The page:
A few weeks should be enough to take in the majority of Norway’s best cities and sights, and, assuming that you will be arriving in the capital, this is a fantastic, albeit rough, route to take as you head north…
A fitting beginning to your grand Norway adventure is its wonderful capital, Oslo. The city balances all the amenities of urban life with an easy access to some of Norway’s finest nature, making it perfect for comfortable yet potentially adventurous few days. The capital is situated spectacularly at the top of Oslofjord, enclosed by serene blue waters and the lush expanse of Oslomarka, which provides an accessible outdoor playground that locals and tourists can escape to. Oslo also hums with cultural attractions, ranging from the National Gallery - most famous for housing Edvard Munch’s painting The Scream – to proud institutions concerning Norway’s history and heritage, including the world’s best preserved Viking Ship, the Fram Museum and the sleek, eye-catching Opera House. The city’s compactness makes it easy to explore on foot, whilst its eclectic nightlife and varied restaurants ensure that you will have plenty of entertainment to choose from after the sun goes down.
After sampling the delights of Norway’s capital city, head west toward Stavanger and the open sea. The city is one of Norway’s cultural hubs and is inundated with visitors at various times of the year as an effervescent selection of festivals roll into town. They celebrate everything, from food to jazz and all things medieval. As well as an array of culture, restaurants and shopping opportunities to enjoy, Stavanger also acts as the perfect base for lovers of the great outdoors. From hiking to sailing and surfing, all manner of adventure can be found nearby, including a trek to the world-famous Preikstolen, or Pulpit Rock, for breathtaking views of Lysefjord.
Having enjoyed the charm of Stavanger, head north up the coast to Bergen. Norway’s second largest city has a small town feel, as well as an innate beauty enhanced by the seven mountains that act as its natural enclosure. Whilst there are several breathtaking fjords only a short drive away, keen photographers need not stray that far. The city’s picturesque waterfront is adorned with houses of every colour, and the fishing heritage of the area dominates its modern day attractions. Among the most popular sights are the four buildings which make up the KODE Museums, as well as one of the finest fish markets in Europe.
If you want to try something a little different, consider taking a ferry from Bergen up to the next major city of Trondheim. It’ll certainly be a lot more luxurious than a drive, and you will get to see Norway’s stunning coast from a unique perspective. However you get there, once you reach Trondheim it won’t take you long to realise that it’s a beautiful, historical town driven by a large student population. In a few days here you can explore several historic buildings including the famous Nidaros Cathedral, a magnificent piece of architecture which dates back to the 11th century. You might also want to visit the Archbishop's Palace, and the popular Ringve Museum, which is Norway’s national museum of music and instruments. The musical theme continues further into the city, with Rockheim, another museum dedicated to showcasing the best of Norwegian rock and pop.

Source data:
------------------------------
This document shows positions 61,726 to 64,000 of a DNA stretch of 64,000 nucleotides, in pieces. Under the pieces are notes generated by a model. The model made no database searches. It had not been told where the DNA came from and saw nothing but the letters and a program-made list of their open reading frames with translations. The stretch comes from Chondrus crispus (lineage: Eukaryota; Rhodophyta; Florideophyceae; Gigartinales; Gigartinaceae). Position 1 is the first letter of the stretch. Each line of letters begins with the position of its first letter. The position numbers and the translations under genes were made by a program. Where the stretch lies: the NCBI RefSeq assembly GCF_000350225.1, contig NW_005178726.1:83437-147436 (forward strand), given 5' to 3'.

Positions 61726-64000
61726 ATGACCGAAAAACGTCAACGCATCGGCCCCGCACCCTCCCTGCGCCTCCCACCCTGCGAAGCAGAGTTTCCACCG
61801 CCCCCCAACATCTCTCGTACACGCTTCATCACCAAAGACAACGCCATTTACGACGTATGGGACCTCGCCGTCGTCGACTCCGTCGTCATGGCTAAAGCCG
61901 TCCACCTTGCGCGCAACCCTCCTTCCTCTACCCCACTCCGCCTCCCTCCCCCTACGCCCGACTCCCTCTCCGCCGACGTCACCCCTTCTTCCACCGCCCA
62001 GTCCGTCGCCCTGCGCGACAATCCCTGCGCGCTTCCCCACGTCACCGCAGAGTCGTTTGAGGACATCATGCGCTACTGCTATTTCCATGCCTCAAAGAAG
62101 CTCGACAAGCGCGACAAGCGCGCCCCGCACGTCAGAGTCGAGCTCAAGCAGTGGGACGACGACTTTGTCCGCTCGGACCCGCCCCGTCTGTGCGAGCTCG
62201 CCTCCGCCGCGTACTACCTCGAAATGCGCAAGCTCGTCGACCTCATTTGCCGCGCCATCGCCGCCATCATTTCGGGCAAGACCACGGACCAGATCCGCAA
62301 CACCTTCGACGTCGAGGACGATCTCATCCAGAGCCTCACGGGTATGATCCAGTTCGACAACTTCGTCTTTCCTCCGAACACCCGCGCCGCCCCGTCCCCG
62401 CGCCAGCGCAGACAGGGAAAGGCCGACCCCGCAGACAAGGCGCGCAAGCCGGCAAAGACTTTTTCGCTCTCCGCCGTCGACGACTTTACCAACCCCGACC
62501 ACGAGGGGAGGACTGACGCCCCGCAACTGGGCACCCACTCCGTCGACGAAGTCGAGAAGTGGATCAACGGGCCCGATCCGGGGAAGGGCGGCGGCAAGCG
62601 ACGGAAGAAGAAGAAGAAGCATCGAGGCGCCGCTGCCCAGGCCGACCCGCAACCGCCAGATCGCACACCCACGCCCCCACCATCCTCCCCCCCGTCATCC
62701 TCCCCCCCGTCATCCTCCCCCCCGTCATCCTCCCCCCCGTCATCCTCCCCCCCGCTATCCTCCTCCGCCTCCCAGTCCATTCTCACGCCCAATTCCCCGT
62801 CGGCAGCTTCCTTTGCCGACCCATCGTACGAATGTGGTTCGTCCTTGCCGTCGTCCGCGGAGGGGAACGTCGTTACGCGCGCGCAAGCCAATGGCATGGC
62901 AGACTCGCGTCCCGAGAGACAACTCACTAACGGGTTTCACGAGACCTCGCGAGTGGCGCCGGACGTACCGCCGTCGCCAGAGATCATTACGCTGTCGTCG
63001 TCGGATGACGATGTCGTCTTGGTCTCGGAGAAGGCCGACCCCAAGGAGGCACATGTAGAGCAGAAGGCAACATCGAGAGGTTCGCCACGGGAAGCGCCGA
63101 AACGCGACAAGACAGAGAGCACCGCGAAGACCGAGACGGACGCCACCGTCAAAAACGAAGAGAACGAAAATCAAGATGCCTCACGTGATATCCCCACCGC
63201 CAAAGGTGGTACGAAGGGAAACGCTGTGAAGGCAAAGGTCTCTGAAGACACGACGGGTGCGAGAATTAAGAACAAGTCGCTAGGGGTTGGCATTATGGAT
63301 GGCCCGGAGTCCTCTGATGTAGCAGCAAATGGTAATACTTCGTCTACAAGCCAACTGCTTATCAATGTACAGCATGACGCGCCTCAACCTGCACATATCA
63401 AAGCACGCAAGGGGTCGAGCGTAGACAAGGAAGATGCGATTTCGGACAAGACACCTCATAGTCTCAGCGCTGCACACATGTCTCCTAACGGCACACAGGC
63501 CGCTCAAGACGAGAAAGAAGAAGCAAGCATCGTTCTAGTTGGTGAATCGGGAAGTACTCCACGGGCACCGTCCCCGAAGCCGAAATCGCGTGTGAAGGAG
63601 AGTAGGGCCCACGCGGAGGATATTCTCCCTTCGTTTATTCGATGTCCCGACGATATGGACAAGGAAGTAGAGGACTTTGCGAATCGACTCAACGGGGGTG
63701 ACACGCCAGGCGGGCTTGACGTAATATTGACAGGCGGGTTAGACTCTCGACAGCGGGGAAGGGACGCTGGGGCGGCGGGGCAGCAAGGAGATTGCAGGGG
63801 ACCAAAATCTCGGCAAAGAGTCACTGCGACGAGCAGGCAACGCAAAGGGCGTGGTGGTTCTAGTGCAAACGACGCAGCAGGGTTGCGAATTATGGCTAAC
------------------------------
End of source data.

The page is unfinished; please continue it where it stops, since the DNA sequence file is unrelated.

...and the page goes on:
If you fancy something a little more outdoorsy, why not catch a boat to the historical island of Munkholmen for a great view of Trondheim from the sea. Keen fishermen will also enjoy the Nidelven River, which is one of Norway's best locations for catching salmon and trout. In general, the entire city’s infrastructure is perfectly suited to cyclists, so why not explore on two wheels?
With its arching stone crests, incredible beaches and stunning scenery, the archipelago of Lofoten is Norway at its majestic best. The main islands, Austvågøy, Vestvågøy, Flakstadøy, and Moskenesøy, are separated from the mainland by Vestfjorden, but travel between them is made fairly easy by the many road bridges and tunnels. On approach, you could be forgiven for wondering how people live in this overwhelmingly scenic, but seemingly remote and inhospitable part of Norway, but they do! There are many sheltered bays, with plenty of charming sheep pastures and picturesque villages. Some island highlights include the beaches of Horseid and Bunes, as well as the spectacular view from Reinebringen out over the Lofoten wall.
The next step of your grand Norwegian tour takes you a little further north to the winter wonderland of Tromso. The city is bordered by mighty, snow-topped mountains, and is found amongst a cluster of islands off Norway’s northern coast around 400km into the Arctic Circle. Tromsø is celebrated for its energetic residents, a world-class university, its alcohol (in a good way) and a summertime bursting with culture and activities. Visitors can expect a more than friendly welcome in a city with more pubs per capita than any other in Norway! The nearby mountains also offer plenty to do, including exceptional hiking opportunities in summer and skiing and dogsledding in the winter.
A fitting conclusion to your tour of Norway is to reach its northernmost point at what is the end of mainland Europe. The North Cape, or Nordkapp, is an iconic Norwegian landmark. Spend the day getting closer to some of Norway’s wildlife, watch the sun go down, gaze up at the Northern Lights and generally appreciate the breathtaking coastal views on top of everything you have seen during your trip.